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Army veterans Dan Loomis, left, and John Beaudoin will be grand marshals at this year’s annual Veterans Day Parade in Roseburg on Sunday, Nov. 11.

The first time he flew a helicopter, John Beaudoin was hooked.

For him, joining the Army meant flying helicopters and getting paid for it. For Dan Loomis, it was a knack for mechanics that determined his career. He used that skill to fix Army helicopters, and his reward was a chance to see the world.

At the annual Veterans Day Parade at 11 a.m. Nov. 11 along Southeast Jackson Street in downtown Roseburg, veterans who served in aviation and aviation support will be honored as grand marshals. Loomis will be among them at the head of the parade, while Beaudoin, who now works for the Reach air ambulance service, will fly a helicopter overhead unless he’s called away by a medical emergency.

DAN LOOMIS

When Loomis graduated from Roseburg High School in 1985, he was looking for an adventure, and doubted he’d find that in Douglas County. He wanted to see the world. When a recruiter suggested he join the Army, he “took the bait,” he said. He loved it, and made it a 23-year career of it.

“I took to it like a fish to water,” he said.

He took basic training at Fort Knox and specialty aviation training at Fort Rucker in Alabama. Over the course of his career, he advanced to chief warrant officer.

It never occurred to him to become a pilot.

“The mechanical side was always more interesting to me. I just was very mechanically inclined. I enjoyed it,” he said.

He worked on a range of helicopters, including the Huey, Cobra, Kiowa and Apache Black Hawk.

“While our brother and sister aviators are walking out the hangar with their helmet and flight bag and stuff, we’re the ones that are making sure that aircraft is ready for them,” he said.

He also worked with drones when they came into use.

His first overseas assignment was to Germany during the Cold War, when the wall still ran through the country, separating East from West. He left there just months before the wall came down. Ten years later he returned and was amazed to see how drab East Germany looked.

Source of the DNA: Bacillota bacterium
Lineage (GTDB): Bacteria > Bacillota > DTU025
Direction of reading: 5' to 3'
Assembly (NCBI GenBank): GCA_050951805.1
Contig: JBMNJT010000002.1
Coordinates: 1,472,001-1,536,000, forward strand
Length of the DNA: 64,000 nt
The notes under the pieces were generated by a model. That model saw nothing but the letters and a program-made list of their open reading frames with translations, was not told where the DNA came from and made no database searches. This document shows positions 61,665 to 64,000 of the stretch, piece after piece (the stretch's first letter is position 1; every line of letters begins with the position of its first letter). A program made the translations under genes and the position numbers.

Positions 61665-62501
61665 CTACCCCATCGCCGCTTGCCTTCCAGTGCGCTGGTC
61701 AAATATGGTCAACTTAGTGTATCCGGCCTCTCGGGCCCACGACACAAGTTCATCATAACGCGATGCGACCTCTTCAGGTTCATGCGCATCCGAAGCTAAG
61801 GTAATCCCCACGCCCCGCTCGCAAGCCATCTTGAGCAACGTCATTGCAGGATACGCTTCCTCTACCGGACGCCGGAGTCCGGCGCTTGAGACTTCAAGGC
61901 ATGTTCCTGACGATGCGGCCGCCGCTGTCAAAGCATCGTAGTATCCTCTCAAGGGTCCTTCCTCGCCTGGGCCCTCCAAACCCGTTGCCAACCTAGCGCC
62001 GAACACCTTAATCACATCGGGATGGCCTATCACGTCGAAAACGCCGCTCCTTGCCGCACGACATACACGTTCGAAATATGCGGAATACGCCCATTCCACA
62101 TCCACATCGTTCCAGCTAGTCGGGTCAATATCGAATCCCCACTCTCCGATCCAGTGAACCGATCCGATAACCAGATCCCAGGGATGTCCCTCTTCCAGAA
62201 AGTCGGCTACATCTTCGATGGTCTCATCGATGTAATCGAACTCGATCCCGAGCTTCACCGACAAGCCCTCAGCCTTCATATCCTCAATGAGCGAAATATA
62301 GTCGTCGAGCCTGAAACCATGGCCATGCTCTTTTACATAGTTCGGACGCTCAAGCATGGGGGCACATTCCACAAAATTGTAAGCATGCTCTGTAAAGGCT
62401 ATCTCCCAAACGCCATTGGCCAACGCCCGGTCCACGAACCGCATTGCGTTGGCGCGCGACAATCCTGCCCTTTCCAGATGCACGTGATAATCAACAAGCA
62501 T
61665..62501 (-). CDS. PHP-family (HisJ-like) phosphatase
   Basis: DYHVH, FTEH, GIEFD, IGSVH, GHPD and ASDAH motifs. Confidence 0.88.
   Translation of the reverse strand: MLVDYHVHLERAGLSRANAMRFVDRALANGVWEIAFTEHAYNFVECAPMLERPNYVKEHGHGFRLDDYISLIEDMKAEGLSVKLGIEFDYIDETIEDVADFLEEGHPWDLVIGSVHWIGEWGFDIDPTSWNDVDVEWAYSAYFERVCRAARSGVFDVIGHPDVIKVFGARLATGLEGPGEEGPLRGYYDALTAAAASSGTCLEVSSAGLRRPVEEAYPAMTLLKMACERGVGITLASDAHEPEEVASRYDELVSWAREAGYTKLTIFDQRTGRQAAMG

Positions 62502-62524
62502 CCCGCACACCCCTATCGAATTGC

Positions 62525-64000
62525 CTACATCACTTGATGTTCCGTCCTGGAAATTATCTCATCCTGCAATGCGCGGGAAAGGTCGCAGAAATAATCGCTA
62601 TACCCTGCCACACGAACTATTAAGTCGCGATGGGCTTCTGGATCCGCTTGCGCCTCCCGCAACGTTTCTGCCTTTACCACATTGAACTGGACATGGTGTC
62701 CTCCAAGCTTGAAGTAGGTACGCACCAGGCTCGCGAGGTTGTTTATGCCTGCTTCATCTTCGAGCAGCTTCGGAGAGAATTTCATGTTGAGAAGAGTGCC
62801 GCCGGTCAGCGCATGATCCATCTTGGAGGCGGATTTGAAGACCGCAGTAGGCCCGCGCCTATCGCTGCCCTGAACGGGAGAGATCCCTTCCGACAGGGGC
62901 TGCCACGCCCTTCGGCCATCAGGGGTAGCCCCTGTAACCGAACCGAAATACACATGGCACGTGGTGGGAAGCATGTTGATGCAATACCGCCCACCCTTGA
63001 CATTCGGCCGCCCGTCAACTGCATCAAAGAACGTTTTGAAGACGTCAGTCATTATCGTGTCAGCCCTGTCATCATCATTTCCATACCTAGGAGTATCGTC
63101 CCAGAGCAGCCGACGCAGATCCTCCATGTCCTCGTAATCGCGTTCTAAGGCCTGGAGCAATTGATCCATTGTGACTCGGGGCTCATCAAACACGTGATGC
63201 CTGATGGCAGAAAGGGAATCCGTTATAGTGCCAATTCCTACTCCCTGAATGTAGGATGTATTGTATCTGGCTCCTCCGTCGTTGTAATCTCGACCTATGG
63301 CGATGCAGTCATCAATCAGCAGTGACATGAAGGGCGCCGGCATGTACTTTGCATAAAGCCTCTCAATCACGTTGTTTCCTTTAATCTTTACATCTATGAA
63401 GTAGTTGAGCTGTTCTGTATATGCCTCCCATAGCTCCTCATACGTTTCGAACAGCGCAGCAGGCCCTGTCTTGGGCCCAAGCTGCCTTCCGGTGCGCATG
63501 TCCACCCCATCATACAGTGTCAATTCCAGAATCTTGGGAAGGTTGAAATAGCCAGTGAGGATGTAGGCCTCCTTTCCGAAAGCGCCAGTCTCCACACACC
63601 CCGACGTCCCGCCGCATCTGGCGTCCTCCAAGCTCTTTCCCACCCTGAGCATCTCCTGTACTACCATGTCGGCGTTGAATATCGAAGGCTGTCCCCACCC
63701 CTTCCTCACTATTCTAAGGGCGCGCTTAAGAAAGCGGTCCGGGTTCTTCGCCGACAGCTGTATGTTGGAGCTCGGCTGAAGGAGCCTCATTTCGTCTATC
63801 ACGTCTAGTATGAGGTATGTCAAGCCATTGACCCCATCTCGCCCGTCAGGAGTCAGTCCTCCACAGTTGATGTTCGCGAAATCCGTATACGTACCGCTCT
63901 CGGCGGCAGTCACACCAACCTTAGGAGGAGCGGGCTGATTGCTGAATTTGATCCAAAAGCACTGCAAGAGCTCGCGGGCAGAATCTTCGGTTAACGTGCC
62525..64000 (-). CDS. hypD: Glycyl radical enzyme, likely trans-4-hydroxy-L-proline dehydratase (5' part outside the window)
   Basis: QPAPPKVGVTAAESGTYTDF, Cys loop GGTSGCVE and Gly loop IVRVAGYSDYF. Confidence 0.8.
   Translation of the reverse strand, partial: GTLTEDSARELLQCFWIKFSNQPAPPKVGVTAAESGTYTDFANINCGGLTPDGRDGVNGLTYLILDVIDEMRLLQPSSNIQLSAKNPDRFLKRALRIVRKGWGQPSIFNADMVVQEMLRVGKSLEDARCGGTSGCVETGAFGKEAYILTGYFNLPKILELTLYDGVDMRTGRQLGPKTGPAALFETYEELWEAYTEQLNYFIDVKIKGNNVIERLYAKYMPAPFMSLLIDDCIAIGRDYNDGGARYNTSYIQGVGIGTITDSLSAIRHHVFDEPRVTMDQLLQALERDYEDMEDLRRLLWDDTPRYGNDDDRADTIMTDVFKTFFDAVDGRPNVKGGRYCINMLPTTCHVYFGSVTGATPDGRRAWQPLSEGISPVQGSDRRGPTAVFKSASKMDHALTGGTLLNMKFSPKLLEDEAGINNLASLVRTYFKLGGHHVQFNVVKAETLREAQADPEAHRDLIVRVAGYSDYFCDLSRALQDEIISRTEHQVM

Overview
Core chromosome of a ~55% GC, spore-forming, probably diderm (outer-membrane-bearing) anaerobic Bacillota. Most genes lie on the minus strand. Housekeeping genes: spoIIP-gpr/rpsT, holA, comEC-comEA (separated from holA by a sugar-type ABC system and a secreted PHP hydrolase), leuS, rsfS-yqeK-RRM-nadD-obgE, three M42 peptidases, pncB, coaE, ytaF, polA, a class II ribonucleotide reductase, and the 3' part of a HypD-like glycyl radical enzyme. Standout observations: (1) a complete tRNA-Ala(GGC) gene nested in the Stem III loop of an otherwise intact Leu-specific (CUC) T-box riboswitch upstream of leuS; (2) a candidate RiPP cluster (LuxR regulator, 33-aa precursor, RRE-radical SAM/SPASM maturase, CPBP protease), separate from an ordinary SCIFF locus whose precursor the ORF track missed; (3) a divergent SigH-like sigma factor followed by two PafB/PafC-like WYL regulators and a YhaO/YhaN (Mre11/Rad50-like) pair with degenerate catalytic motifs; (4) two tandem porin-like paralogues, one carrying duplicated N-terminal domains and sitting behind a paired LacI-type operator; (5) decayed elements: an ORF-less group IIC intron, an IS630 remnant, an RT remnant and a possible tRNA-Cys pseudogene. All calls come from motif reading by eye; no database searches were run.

“You could tell that they had spent very little money and effort on staying with the times over there while the Russians were in charge,” he said.

He also served in Panama, where he supervised aircraft maintenance. He left Panama before the Americans removed Manuel Noriega from power. But while he was there, Noriega’s forces “took a pot shot” at one of the helicopters. He wasn’t in the helicopter at the time, but he pulled the bullet out when it returned to the base, and he felt it was his first taste of combat. At the time, officers told him not to say anything about it because it could become an international incident.

He returned to America, where he became an instructor, teaching student pilots about aircraft systems. He advanced to warrant officer, and he met his wife Dawnetta, who was also in the Army. She joined him on his second assignment in Germany. The newlyweds were able to travel and see a lot of the world. He was deployed to Kosovo for a few months during that time, too.

Loomis next went to Texas, where he studied a civilian depot operation where Army helicopters and components were overhauled.

While he had been on peacekeeping missions to Kosovo and Panama, his first real combat situation would come in 2004, when he was deployed for one year to Iraq as a core aviation logistics officer. That meant he reported to a three-star general and kept track of exactly how many helicopters, fixed-wing planes and drones were mission ready, and for those that weren’t ready, what parts and repairs they needed to get ready.

It was his 19th year in the military.

“It’s sort of satisfying, after 19 years of training for war, to go to war and actually have such a great responsibility during that. It was a culmination of all those years of training hard to become the best at my field,” he said.

It was also terrifying. The base, the LSA Anaconda in Balad, was nicknamed “Mortaritaville,” because it received indirect fire from grenades and mortars five to seven times a day.

“They were all random. We never knew where they were going to land, never knew who was going to have their last day each day. You get numb. You just drive on like it’s not going to be an issue for you that day,” Loomis said.

He distracted himself by singing with the Sunday praise and worship team, something he still does in his home church, Father’s House in Sutherlin. Among his favorite songs in Iraq was “Let it Rain.”

He survived Iraq in tact, but afterward, in Killeen, Texas in 2006, he suffered a motorcycle accident that broke two ribs and a collarbone.